Yesterday, I had my last long run of my first training cycle.
It was AMAZING. And hard. And AMAZING.
Though my training plan (a modified Jeff Galloway plan) called for 14 miles, I made the executive decision to run 13.1 miles for the first time when I complete the half-marathon. I haven’t seen any other training plans that go up to or beyond 13 miles so I felt confident that doing another 12.5 mile run would be sufficient preparation for the real thing.
The goal for the run was to simulate race conditions as closely as possible. I struggled a bit in my last long run which I attributed to fueling issues. I don’t typically eat many carbs so I loaded up on Saturday.
Mmmmmm Mexican rice…..
When I woke up, I could feel the additional energy of the food. I was ready to go!
Rock and Roll San Jose begins at 8am. San Jose is quite warm so I began my run at the same time to approximate the race conditions. This was a good plan since I normally avoid running in heat. The sun was strong and directly in my face for the first 6.5 miles. It was intense and uncomfortable so I’m glad I experienced it. On the agenda today: getting a visor and spending the next two weeks getting used to running in it. I brought more water than last time and also planned to take the entire package of six Shot Bloks instead of my usual three. In the face of the blazing sun, the extra water and fuel kept me feeling strong and my stomach settled.
I’m not going to lie. The first half of this run had challenges. Thankfully, they were all mental. My body felt good and strong but I had to push through a lot of brain messaging/whining. The dialogues went something like this:
ShaunaRunner: “I’m tired…”
ShaunaCoachFriend: ” Yeah, that makes sense. It doesn’t matter though. You still have X miles to go.”
SR: “It’s hot out here. I hate hot.”
SCF: ” Yeah, heat sucks. You should get a visor for next time. In X miles, you get to turn around and the sun will be on your back!”
SR: ” I still have a lot further to go and when I get there, I will have to turn around and do this all again. Shit.”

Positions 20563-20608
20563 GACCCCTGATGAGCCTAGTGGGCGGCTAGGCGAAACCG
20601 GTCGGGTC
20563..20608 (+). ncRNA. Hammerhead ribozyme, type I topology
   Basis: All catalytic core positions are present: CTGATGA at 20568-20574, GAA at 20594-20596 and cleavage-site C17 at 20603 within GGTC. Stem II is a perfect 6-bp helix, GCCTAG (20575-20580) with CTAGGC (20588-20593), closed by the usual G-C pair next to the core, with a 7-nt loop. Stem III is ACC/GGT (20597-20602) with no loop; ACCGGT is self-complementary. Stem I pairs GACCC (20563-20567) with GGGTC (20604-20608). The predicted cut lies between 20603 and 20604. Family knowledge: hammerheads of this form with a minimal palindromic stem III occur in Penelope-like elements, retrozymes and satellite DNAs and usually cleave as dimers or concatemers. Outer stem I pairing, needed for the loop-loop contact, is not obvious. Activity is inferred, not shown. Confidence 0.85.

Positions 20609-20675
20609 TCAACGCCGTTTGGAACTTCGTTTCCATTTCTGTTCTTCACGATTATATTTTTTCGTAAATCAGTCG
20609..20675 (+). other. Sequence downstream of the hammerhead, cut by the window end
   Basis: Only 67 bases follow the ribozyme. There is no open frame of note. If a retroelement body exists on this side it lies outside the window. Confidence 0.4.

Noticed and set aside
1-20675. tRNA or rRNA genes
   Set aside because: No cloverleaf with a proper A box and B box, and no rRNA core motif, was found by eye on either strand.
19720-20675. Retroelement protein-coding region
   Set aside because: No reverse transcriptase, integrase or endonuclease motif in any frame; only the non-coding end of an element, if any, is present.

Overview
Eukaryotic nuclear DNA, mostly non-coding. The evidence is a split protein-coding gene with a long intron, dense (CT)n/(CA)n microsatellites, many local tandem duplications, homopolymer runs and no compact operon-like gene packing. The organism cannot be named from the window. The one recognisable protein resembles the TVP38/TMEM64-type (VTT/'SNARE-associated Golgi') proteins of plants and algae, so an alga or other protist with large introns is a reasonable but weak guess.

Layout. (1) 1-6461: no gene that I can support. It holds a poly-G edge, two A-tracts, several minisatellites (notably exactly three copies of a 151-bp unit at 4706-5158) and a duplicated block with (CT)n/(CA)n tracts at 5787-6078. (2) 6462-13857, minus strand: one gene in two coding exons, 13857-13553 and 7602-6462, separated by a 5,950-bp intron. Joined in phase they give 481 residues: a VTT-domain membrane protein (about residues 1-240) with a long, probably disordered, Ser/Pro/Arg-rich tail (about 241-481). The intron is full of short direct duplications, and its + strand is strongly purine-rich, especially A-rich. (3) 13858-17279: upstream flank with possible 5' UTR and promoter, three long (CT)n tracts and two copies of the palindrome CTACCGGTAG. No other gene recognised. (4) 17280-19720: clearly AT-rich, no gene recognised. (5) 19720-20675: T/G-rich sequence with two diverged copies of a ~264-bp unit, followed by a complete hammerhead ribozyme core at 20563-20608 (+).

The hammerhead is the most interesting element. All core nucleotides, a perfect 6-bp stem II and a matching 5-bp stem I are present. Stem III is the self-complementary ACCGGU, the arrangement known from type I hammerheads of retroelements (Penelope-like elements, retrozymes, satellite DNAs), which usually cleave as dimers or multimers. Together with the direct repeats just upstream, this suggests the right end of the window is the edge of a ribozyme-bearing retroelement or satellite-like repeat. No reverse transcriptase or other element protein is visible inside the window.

SCF: ” Yeah…..you do.”
My self-talk isn’t going to end up in a Nike ad but it worked for me. Acknowledging discomfort and calmly reminding myself that it didn’t matter helped me settle into my rhythm. As soon as I hit the turnaround, the sun was behind me and things changed dramatically. I felt lighter, cooler, and focused on how close I was to finishing, rather than how much further I had to go.
Around mile 10, I felt like a total rockstar. My legs were strong, my heart was pumping on autopilot, and my mind was clear. I reflected on the last several months and how wonderful they’ve been. I’ve written this sentiment so many times but I’m truly stunned at how quickly and substantially my distance has increased while my pace has decreased. As I bopped along, I felt very, very proud.
I thought this happy high would carry me to the end of the run but it didn’t. WHOMP. The last mile and a half required a major push. It just WOULDN’T END. Except, then it did.
I was very, VERY happy with this run. If I run the half near this pace, I will be quite pleased. I know you’re not supposed to have a time goal the first time you run a particular distance but I think that based on my training, it’s reasonable to hope for somewhere between 2:10 and 2:20. My fueling plan worked very well and all the stretching/rolling leading up to this run prepared by body successfully. Let’s hope it works this well two weeks from now!
I won’t have to wait much longer to find out!
Tell me about your favorite long run ever!